Horseshoes & Hand Grenades | Miles In Blue | Review

Article Contributed by Miles Hurley | Published on Sunday, December 6, 2020

A little over a week ago, five-member progressive string band Horseshoes and Hand Grenades released their brand-new album, Miles In Blue, and just last night, they performed the album in its entirety via a special, two-hour live-streamed set.

Filmed by JamGrassTV and put on with help from Wild Woods Festival, HHG’s album release show took place at The Folk Farm in their home state of Wisconsin. It saw the band performing to an empty barn room setting, and sitting down to do so—quite opposite to their usual method of standing around a single mic, as the band themselves noted at one point. Producer of the new album Chad Staehly, who is best known as a member of groups like Hard Working Americans and Great American Taxi, gave a touching video introduction for the band before they played the album live end to end, in addition to encoring at the very end with some older fanbase favorites.

Horseshoes and Hand Grenades - photos by moran

Miles In Blue is the fifth studio album from Horseshoes and Hand Grenades and apparently their biggest project yet, boasting a staggering eighteen tracks. And while that’s impressive enough in its own right, even more noteworthy is the fact that the band recorded the entire thing in just four days. And that is impressive even before hearing how beautiful the album actually is.

You don’t have to take our word for it. At even just a week old, HHG’s new record has already garnered high praise from a handful of the modern jamgrass scene’s most beloved players. Leftover Salmon frontman Vince Herman gave a huge vote of confidence to the album, saying, “you'll be listening to this record over and over...It's all done with a light hand, a quick wit, and a full heart. You can just hear it...This is good stuff.” Meanwhile, Yonder Mountain guitarist Adam Aijala was quoted as saying “There is warmth to this record and even though some of the songs cover sadness and depression, the overall feel leaves me in a good mood.”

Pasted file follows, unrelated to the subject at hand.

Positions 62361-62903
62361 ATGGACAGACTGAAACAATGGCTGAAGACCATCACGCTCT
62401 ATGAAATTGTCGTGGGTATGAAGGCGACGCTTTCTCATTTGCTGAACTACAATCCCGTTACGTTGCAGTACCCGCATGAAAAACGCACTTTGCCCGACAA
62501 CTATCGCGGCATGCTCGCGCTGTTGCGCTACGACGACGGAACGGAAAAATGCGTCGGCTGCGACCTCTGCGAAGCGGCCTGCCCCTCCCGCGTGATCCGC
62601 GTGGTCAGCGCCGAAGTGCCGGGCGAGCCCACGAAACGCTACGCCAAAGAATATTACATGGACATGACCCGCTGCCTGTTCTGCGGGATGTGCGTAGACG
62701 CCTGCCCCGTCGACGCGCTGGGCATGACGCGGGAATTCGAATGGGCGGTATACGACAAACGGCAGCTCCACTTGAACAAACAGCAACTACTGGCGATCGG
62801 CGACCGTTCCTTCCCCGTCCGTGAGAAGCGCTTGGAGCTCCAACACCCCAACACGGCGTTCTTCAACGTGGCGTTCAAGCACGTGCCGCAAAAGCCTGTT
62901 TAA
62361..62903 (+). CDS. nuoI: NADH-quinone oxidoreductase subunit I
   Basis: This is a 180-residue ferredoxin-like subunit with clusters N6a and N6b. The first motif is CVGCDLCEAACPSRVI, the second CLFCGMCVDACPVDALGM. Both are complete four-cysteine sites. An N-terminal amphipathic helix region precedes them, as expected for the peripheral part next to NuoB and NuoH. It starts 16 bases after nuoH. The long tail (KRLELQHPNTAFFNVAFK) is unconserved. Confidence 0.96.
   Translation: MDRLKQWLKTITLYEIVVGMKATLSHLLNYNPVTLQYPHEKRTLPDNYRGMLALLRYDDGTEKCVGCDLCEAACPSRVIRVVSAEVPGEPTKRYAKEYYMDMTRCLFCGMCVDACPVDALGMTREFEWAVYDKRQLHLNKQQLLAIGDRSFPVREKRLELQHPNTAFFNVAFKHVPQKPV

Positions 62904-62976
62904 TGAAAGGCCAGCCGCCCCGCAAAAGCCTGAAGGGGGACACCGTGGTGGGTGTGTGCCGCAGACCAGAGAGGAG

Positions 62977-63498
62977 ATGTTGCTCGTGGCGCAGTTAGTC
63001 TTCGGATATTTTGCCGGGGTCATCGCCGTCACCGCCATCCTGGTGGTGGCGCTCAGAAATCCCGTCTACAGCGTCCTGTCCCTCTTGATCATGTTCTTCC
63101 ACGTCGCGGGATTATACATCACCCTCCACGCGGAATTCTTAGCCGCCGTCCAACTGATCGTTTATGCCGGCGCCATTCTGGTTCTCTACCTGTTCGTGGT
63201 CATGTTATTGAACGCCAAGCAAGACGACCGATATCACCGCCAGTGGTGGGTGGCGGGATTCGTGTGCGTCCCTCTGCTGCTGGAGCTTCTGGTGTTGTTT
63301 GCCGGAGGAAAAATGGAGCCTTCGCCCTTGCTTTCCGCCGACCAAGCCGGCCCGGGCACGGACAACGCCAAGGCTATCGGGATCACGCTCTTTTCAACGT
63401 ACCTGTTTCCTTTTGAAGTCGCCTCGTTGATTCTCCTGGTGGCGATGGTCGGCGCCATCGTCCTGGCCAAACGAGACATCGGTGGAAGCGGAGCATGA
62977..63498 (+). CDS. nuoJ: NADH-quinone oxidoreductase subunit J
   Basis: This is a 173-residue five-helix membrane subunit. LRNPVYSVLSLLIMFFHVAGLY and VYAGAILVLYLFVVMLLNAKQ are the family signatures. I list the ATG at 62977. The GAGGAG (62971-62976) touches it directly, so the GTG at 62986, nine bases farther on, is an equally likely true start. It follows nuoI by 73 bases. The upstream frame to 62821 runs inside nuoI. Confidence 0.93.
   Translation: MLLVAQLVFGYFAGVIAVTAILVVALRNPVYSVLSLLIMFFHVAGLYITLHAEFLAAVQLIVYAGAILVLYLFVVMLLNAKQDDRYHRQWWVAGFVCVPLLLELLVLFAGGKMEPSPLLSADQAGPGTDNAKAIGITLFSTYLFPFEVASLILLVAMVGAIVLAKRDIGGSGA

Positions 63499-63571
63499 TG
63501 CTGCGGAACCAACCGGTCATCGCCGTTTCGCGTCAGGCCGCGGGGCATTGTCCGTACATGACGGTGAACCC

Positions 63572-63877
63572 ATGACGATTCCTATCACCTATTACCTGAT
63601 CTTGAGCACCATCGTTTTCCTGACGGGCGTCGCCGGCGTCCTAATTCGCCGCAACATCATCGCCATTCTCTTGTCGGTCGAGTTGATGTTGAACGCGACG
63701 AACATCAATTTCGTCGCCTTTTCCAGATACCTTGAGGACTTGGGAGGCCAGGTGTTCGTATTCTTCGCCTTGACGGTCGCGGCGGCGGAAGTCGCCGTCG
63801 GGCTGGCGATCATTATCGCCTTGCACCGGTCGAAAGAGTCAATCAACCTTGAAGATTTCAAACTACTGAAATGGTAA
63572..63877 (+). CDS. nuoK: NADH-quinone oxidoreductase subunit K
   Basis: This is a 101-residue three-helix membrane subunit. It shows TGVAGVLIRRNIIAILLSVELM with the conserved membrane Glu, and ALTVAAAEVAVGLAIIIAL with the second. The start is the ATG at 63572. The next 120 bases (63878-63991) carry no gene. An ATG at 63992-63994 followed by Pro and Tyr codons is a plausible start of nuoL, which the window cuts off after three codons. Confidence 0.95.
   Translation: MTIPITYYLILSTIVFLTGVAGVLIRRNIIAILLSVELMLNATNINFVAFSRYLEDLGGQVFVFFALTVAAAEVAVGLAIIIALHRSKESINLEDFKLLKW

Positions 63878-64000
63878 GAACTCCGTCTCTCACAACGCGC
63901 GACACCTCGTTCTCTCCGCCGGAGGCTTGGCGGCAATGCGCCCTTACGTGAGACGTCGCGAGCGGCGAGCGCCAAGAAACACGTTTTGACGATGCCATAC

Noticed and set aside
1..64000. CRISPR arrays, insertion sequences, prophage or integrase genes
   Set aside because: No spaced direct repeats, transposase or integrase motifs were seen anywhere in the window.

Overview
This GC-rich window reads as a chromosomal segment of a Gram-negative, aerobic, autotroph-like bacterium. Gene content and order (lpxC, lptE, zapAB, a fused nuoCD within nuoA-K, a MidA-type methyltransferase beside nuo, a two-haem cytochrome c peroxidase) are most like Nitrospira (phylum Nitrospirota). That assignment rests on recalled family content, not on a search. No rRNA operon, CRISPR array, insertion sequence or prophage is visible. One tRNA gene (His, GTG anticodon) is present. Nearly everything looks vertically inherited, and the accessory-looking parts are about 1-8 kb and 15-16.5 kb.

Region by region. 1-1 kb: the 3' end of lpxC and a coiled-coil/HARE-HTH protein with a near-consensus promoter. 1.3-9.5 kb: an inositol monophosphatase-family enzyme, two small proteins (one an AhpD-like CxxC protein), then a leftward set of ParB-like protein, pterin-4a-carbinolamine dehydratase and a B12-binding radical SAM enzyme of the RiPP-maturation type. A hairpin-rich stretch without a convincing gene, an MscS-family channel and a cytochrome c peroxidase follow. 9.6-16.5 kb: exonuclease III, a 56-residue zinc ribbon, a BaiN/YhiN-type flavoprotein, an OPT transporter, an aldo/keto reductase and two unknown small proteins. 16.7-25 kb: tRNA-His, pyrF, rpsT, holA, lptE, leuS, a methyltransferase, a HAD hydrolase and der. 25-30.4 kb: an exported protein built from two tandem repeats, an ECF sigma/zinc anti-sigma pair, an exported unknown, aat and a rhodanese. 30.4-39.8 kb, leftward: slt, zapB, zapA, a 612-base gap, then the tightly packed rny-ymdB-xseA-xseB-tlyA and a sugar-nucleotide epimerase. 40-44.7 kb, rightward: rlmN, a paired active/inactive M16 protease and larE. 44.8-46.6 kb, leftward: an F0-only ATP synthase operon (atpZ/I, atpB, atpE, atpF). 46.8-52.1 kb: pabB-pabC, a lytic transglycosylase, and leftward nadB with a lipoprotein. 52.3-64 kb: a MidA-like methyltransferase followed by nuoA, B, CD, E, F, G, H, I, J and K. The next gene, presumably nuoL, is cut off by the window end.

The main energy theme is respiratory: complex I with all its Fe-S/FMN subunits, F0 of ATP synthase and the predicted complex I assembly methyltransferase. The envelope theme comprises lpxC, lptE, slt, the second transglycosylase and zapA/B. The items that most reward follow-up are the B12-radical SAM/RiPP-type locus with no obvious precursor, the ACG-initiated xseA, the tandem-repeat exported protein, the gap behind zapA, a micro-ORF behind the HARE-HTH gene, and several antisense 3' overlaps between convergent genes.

Aijala is definitely not wrong. Much of Miles In Blue marches soberly through thick themes such as life on the road, self-awareness, and loss of love. And yet, it sustains a striking lyricism throughout which delivers these themes with a rich, profound earnestness. This is immediately clear from the album’s unabashed opening line: “Well, I’m damned if I do, broke if I don’t.”

Horseshoes & Hand Grenades

Yet “Broke,” the great song this line kicks off, also immediately invites a kind of comforting familiarity, that warmth that Aijala mentions. Across the record, guitar, fiddle, bass, banjo and harmonica meld together with both ease and color that makes this band sound like they'd as much be at home in an impromptu dive bar jam session as they would center stage at The Grand Ole Opry.

Watching the livestream from the band last night, it was abundantly evident as to what helps fuel this musical benignity. Telling stories and sharing memories as much as they performed actual music, band members of HHG laughed and poked fun at one another, prodded one another for quirky opinions on everything from traveling through Alaska to the latest astronomy discovery in the news. There’s a clear camaraderie within the band that gives wonderful context to the sincerity of the record as well as compliments it in live performance.

Adam Greuel | HHG

Yet music composition shines all on its on Miles In Blue, throughout which HHG lets simple yet grand acoustic elements can stand out on their own, without too much complication or fluff. This proves true in songs like “In and Out of Focus,” which meets simple chords with a gorgeous harmonica melody (for those unaware, the harmonica is one of HHG’s most dependable secret weapons). “Eclipse,” likewise, is the lone instrumental on the album and in such is a mystical little tune, feeling like a nighttime lullaby to signal the record’s coming conclusions.

Familiarity and tenderness aside, Horseshoes and Hand Grenades just as much for their zest for gritty rock and roll, as well, and as we listen to tracks like “Chippewa River Home,” or “The Devil’s Trash,” the slamming track which ends Miles in Blue, we can’t help but also think ahead eagerly to a future, hopefully not too far off, where we can hear what this band does with such songs in front of packed audiences again.

Horseshoes and Hand Grenades

For more information about Horseshoes and Hand Grenades and their brand-new album, Miles In Blue, head to their website.